Tuesday, August 19, 2008

Our 100th Post!

Congratulations to all those who posted, i.e. Jeff and I. Maybe we can recruit some more people to join in! Stay tuned.

Wednesday, August 13, 2008

An Illustration of DBT

Linehan, M.M. (1998). An Illustration of Dialectical Behavior Therapy. In Session: Psychotherapy in Practice, 4, 2, 21-44.

In addition to providing illustrative transcripts from dialectical behavior therapy (DBT) sessions, the bulk of the read, this paper also summarizes DBT's theoretical perspective, its various treatment stages and targets, as well as treatment strategies. DBT was developed to treat clients meeting criteria for borderline personality disorder (BPD) whose behavioral patterns are commonly problematic and stressful for clients and therapists alike, not the least of which is suicidality. DBT theorizes that BPD individuals lack interpersonal, self-regulation, and distress-tolerance skills, and what skills they do possess are often undermined by behaviors which block the use of the capabilities the client does have. As such, outcomes are typically unpredictable, even for patients who resist the tempting urge to quit and remain in treatment.

DBT recommends splitting up therapy into different stages, each with unique goals. In Stage I, treatment tries to achieve self-control, with control over one's suicidal behaviors being most important. In Stage II, clients try to experience emotions without resistance and to form and maintain connections to people, places, and activities, even if they are somehow associated with past trauma. Stage III focuses on reducing residual problematic patterns that interfere with clients achieving other important goals. When successful, Stage IV achieves a lasting sense of completeness and the capacity for sustained joy.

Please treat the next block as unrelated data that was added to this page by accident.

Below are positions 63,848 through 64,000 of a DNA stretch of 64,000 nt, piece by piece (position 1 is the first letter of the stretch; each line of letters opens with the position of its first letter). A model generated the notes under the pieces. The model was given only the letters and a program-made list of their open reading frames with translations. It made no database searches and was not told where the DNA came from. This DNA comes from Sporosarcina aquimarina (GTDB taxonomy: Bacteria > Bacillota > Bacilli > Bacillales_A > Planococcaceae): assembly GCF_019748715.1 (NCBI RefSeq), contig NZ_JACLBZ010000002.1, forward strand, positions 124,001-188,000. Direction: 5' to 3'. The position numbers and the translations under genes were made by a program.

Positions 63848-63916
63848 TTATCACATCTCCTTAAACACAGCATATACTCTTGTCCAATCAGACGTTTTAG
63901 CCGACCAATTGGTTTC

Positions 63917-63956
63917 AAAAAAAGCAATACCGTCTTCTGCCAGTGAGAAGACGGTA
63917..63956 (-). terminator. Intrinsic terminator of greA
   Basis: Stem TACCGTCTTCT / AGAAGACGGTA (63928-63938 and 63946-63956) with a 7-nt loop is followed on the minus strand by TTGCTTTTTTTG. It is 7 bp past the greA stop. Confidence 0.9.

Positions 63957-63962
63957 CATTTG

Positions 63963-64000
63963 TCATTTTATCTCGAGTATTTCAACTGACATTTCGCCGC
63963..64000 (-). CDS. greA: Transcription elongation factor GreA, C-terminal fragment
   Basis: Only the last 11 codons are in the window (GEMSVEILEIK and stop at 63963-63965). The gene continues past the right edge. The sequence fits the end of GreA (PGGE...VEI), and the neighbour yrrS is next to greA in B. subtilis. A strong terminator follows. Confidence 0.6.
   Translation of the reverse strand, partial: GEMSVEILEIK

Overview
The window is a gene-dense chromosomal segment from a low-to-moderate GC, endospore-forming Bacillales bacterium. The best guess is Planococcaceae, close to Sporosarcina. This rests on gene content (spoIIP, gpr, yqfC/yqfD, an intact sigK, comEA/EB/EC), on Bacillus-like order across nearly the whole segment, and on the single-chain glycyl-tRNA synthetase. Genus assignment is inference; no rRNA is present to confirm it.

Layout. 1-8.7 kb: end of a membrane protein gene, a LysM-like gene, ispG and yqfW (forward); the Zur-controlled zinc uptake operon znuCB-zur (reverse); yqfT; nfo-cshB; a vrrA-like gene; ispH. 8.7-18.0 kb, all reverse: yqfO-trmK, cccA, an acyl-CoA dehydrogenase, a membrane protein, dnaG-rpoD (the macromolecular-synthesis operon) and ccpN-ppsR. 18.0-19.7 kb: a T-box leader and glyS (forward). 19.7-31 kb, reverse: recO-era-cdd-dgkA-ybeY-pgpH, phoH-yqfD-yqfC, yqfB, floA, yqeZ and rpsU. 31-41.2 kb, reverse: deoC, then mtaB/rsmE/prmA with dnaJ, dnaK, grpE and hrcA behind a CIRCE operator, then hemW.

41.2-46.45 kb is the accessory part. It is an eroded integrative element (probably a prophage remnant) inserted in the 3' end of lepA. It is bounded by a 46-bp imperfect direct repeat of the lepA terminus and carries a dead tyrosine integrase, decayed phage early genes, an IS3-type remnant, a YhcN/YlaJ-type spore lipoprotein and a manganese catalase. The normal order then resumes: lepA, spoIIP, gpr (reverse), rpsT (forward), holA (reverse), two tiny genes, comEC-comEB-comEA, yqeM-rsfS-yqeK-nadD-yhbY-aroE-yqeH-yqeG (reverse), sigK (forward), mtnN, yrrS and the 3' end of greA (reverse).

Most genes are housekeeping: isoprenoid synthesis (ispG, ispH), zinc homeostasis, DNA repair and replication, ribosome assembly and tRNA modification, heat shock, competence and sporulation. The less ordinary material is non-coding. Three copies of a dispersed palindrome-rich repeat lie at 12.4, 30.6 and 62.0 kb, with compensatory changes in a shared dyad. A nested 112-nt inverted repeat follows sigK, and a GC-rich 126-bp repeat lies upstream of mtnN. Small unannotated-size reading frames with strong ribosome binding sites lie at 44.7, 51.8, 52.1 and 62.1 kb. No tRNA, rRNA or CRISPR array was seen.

DBT's treatment strategies include: (1) dialectical strategies which combine acceptance with change, synthesize opposites, and move the client from "either-or" thinking to "both-and" thinking; (2) core strategies of client validation and problem-solving; (3) communication strategies which balance warm responsiveness to the client's wishes with irreverence; and (4) case management strategies which help the therapist tackle the difficult problems of suicidality with team support and aim to ultimately teach the client how to effectively interact with their world, rather than teaching the environment how to interact with them.

Tuesday, August 12, 2008

Functional analytic psychotherapy

Kohlenberg, R.J. & Tsai, Mavis. Functional analytic psychotherapy. Journal of Psychotherapy Integration, 4, 175-201.

Functional analytic psychotherapy (FAP) is a radical behaviorist approach to psychotherapy. As such, it views everything we do as behavior and believes these behaviors are the result of contingencies of reinforcement we have experienced in past relationships. The therapy emphasizes the importance of the client-therapist relationship since it creates a functionally similar environment [to the "real world"] which can evoke problematic behavior (deemed CRB1's) that can then be observed and responded to with reinforcement, shaping, and interpretations. Improvements witnessed in-session (deemed CRB2's) can be praised and reinforced immediately, and the clinician's reinforcement can be assessed for effectiveness. Further, its emphasis on contextualism leads therapists to develop a comprehensive understanding of the meaning of a client's behaviors and forces practitioners to remain open-minded about an intervention's potential effectiveness given the context. As such, FAP commonly embraces and enhances concepts and techniques from different therapies, such as psychoanalysis and cognitive therapy. Practitioners of FAP are encouraged to tailor their use of therapeutic techniques depending on: what will evoke the client's problems in the session, whether the client's problems are rule-governed or contingency-shaped, and what will be naturally reinforcing of the client's target behaviors.